Saving founders from their companies?
I spend a lot of time with founders. Founders I have worked with, founders I invested into or founders I met socially. One thing sticks out: many are having a blast, but just as many aren’t quite sure they want to continue running their company past a certain size. Some of them actually hate it. Universally, they have no idea what to do with that thought.
Let’s back up a little.
The myth of founder-CEO-for-life
Phenomenally successful entrepreneurs like Mark Zuckerberg, Elon Musk or Jeff Bezos have crystallised the myth of founder-CEO-for-life, which states that the only successful path for an entrepreneur is to make it all the way, from founding the business to exiting with a bang. It implies that the only explanation for leaving before the end is that someone got fired. Not great.
But as product companies grow, the skillset you need to succeed changes dramatically. Some founders managed to reinvent themselves over and over again, no doubt, and kudos to them. But how likely is it?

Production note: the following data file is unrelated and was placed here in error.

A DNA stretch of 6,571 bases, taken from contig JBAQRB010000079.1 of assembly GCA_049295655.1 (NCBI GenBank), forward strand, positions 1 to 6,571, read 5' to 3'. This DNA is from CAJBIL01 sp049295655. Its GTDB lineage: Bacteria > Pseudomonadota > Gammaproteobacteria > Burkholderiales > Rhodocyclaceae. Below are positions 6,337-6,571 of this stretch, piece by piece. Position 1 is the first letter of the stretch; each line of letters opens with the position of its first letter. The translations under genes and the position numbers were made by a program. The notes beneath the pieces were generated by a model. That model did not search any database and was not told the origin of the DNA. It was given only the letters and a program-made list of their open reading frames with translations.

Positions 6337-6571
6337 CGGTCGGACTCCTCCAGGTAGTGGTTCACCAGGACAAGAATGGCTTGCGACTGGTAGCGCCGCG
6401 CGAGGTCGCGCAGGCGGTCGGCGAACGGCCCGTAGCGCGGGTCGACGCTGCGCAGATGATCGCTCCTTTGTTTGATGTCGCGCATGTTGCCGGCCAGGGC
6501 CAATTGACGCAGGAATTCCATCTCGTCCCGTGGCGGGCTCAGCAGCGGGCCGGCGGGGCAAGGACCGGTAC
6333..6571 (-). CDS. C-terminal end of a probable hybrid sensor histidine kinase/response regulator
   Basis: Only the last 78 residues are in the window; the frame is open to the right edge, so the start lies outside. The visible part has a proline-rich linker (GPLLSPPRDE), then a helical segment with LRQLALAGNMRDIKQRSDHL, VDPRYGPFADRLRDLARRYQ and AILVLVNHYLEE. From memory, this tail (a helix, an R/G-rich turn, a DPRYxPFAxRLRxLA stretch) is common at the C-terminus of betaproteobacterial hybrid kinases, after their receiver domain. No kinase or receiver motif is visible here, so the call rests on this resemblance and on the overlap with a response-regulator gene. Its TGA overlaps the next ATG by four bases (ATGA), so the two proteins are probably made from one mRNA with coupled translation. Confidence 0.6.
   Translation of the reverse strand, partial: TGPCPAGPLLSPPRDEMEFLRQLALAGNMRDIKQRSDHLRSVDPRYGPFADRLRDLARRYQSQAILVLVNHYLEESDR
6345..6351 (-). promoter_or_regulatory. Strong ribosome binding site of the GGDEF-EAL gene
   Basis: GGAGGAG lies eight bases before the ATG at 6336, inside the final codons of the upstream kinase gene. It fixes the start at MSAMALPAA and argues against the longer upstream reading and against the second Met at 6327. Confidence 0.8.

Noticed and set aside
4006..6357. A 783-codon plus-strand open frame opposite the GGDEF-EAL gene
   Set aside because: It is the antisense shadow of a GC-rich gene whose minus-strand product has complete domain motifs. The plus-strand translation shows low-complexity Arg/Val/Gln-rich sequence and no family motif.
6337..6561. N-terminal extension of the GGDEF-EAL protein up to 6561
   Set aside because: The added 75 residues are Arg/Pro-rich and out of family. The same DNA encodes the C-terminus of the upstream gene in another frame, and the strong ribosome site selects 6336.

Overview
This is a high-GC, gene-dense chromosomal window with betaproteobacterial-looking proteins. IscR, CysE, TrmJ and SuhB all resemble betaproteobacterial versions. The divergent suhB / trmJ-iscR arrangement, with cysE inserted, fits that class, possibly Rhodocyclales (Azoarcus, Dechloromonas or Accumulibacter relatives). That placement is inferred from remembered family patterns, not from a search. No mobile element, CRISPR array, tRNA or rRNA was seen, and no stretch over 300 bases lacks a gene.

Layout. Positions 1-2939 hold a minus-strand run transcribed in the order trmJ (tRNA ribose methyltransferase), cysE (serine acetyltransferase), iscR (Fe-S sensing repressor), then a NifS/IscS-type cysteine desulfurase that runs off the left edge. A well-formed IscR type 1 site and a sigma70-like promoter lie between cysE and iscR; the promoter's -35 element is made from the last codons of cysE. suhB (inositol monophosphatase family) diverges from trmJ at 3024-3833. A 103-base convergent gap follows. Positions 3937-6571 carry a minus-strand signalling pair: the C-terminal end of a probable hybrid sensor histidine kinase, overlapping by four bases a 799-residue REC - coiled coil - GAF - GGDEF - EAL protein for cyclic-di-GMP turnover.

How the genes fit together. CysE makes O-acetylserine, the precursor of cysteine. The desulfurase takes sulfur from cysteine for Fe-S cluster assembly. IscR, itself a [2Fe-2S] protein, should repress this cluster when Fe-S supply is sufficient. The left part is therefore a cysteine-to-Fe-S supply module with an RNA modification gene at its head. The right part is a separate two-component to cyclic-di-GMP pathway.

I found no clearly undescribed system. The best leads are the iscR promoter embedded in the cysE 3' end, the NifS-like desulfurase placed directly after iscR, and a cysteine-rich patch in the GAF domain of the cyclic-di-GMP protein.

- Starting a company is about crafting conviction in the absence of unquestionable proof. It is about telling a compelling story over and over again in the face of staunch opposition / indifference.
- As the company gets product market fit and/or reaches series A, it becomes about building a strong team and an overall machine where every part works well individually and combined together, producing repeatable, predictable and scalable growth.
- Past a certain scale, it is about disciplined execution and replication, financial management and running huge teams in the hundreds or thousands of people.
What are the odds all 3 phases appeal to a founder AND they find that fulfilling AND they can do it?
When “investing in people” actually hurts them
VC want to invest in great people and maybe that is another problem: if your strategy is to invest in exceptional founders, what does it mean if they want to leave after a few rounds? Does it mean the bet was wrong?
Institutional investors also want to be seen as founder-friendly, so they would not bring the question of CEO transition unless the company is literally in flames. The founder-CEO-for-life fallacy combined with VC’s we-invest-in-people narrative mean that many companies are run by CEO who do not want to be here. Everybody loses.
Money, of course, compounds the problem. Most founders have a huge chunk of their wealth tied in their company. If they step down, what happens to that amount? Will they get diluted into oblivion? Are they sacrificing their “life’s work”?
When you combine all of this, you end up with situations where many founders feel trapped in their own companies. They stopped enjoying the journey and do not know how to solve the problems they face. Eventually, it is bound to turn into eroding growth, teams feeling powerless and/or mounting employee attrition.